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New American Citizens Sworn In at Jewish History Museum, On Independence Mall

(New citizen Sopa Mguy.  Credit: Cherri Gregg)

(New citizen Sopa Mguy. Credit: Cherri Gregg)

Gregg_Cherrie--NEW Cherri Gregg
Cherri Gregg is the community affairs reporter for KYW Newsr...
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By Cherri Gregg

PHILADELPHIA (CBS) — The National Museum of Jewish American History held its first naturalization ceremony today.

Forty-seven people, representing 29 countries, stood to take the oath of citizenship, renouncing allegiance to their former homelands, embracing America as their own.

“I didn’t think I would get that emotional, but I got pretty emotional in there,” said Thoeun Ky (below), who immigrated to the US from Cambodia as a toddler in 1985.

And now, after 28 years of fingerprints, background checks, paperwork, and waiting, he will be able to take part in the most treasured right of citizenship for the first time, at age 30.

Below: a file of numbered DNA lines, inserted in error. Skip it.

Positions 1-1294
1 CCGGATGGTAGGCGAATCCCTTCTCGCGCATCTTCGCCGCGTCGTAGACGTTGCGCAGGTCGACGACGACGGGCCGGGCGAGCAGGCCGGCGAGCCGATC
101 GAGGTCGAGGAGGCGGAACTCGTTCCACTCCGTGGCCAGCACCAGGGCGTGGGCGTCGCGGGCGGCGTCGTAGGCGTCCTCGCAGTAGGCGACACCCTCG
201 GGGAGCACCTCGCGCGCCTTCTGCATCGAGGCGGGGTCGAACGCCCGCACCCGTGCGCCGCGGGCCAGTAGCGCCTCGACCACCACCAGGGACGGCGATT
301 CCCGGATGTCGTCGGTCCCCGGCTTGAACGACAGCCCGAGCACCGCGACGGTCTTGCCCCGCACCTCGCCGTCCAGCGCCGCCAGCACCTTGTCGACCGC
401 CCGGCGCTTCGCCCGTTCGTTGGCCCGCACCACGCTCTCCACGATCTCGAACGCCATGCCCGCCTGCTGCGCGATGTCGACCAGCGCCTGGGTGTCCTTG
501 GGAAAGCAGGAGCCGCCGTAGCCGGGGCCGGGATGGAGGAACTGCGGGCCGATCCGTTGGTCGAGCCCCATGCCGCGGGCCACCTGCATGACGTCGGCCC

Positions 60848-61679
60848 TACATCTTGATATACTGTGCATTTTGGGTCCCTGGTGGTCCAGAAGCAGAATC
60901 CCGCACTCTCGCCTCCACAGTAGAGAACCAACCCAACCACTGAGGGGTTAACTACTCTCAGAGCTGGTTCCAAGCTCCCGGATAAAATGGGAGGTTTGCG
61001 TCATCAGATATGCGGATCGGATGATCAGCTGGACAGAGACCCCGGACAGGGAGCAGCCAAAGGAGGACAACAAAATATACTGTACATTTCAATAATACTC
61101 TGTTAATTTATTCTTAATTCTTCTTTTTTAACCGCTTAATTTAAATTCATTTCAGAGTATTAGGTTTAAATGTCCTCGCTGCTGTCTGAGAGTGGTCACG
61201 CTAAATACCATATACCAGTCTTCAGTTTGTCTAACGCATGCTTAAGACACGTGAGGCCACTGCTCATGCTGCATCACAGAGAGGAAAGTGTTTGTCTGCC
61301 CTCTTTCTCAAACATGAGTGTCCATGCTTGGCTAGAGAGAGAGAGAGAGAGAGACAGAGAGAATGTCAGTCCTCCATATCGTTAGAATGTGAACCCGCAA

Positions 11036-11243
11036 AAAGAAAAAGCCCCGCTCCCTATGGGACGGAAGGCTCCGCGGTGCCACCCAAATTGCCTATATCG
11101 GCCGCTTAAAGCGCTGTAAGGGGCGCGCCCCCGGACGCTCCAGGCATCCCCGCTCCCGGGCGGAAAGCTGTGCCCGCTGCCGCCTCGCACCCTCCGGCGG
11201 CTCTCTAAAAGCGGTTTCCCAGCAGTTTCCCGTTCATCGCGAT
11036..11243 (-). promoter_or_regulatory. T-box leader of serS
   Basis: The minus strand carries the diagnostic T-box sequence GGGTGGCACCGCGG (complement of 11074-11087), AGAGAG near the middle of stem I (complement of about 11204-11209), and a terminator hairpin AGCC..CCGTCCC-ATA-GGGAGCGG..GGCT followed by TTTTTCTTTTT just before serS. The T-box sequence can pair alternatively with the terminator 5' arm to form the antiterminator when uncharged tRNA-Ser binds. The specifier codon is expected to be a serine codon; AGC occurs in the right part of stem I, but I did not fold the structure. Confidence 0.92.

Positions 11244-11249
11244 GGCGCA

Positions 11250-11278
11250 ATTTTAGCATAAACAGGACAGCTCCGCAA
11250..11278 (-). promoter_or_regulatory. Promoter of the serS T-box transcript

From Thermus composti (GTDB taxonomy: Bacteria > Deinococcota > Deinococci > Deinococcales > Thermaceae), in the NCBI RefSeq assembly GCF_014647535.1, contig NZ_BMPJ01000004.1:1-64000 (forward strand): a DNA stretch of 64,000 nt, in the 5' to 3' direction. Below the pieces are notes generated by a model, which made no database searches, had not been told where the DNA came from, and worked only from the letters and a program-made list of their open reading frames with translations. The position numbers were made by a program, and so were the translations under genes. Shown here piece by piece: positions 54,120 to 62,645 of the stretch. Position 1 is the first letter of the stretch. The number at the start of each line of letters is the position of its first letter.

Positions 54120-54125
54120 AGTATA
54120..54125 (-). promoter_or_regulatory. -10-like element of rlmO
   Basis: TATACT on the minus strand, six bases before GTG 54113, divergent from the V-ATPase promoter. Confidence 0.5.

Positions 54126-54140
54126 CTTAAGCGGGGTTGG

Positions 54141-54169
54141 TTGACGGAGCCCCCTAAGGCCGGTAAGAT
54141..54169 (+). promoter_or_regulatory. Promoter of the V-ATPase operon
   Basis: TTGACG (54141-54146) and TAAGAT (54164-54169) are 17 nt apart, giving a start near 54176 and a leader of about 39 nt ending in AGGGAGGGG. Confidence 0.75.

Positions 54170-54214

“My main reason to become a citizen was to get the right to vote,” he tells KYW Newsradio.

(American citizen Theoun Ky, following his swearing-in at the National Museum of American Jewish History.  Credit: Cherri Gregg)

(American citizen Theoun Ky, following his swearing-in at the National Museum of American Jewish History. Credit: Cherri Gregg)

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Sopa Mguy (top photo) came here at age three and has been waiting 27 years to take the oath.  She says she always felt in limbo — until today.

“I was born in Thailand,” she explains, “but I’m not really Thai.  Then I wasn’t an American citizen (until today), so I’m really happy.”

She says it was worth the wait.

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